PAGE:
If you’ve had any kind of education at all, you’ll be familiar with the three “theological” virtues:
…and if you managed to graduate high school without being incarcerated for a major felony, you’ll probably know about the “cardinal virtues:”
I shan’t expend server space expounding on what each of those lovely words means. Regular Gentle Readers of Liberty’s Torch will already know all that, and the rest of the world can consult an online dictionary. Suffice it to say that there’s little argument over the value of the virtues tabulated above. Most of us have been cuffed about the head and shoulders by our parents (or assorted authorities in loco parentis) on those occasions when we’ve failed to practice them.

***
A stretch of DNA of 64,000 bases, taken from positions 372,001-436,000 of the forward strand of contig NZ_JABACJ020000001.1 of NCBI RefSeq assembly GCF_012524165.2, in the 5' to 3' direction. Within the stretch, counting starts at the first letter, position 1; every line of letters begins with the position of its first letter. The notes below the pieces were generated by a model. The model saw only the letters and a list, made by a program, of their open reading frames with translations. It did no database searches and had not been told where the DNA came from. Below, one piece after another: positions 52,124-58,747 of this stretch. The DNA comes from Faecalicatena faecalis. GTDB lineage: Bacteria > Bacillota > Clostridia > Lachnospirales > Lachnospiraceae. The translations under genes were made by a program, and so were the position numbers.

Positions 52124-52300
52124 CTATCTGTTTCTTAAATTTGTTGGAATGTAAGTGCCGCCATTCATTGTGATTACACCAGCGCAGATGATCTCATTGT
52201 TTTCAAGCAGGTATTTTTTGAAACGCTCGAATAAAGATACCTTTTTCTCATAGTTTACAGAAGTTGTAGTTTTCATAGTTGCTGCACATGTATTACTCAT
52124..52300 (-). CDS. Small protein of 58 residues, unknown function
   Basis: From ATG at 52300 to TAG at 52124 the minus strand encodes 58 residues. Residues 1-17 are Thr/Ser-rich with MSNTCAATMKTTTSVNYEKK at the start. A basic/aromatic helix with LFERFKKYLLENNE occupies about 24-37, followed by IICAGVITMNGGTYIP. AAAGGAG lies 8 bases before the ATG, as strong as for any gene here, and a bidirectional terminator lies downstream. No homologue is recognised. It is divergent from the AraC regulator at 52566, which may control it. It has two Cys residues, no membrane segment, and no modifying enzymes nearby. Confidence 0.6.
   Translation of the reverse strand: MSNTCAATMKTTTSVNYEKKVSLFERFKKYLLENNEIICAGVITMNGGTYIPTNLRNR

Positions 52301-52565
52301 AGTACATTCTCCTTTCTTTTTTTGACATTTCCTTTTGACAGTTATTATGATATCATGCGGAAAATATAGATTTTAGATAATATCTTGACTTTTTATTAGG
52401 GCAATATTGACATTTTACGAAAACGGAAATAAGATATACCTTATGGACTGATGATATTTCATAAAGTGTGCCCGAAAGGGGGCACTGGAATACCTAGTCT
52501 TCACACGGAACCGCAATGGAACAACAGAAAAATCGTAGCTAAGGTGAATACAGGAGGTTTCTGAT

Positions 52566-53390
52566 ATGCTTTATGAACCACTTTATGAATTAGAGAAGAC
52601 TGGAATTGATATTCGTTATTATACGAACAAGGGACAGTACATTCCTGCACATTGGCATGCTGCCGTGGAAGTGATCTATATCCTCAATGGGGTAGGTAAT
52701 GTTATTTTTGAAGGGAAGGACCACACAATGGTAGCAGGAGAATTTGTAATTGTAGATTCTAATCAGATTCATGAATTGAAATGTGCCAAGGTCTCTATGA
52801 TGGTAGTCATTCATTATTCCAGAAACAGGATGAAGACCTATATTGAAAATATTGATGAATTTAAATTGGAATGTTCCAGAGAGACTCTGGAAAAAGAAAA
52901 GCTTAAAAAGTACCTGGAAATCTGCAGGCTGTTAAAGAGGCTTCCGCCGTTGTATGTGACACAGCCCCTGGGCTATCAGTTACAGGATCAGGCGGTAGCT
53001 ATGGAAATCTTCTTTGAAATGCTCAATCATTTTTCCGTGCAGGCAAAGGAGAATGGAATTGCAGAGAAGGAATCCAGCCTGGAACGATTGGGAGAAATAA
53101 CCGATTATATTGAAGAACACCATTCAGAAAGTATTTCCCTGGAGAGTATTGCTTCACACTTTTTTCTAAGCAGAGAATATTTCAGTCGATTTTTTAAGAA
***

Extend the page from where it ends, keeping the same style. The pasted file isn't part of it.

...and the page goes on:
But there remains a question that’s been on my mind these past couple of days: Is the cultivation and practice of the virtues sufficient to make one “virtuous,” or is more required?
Clearly, one can practice a particular virtue at some times but fail to do so at others. Even the best of us are sinners; that comes from our human partiality and fallibility. While we are made in such a fashion that we can become saints, none of us is entitled to that status while living.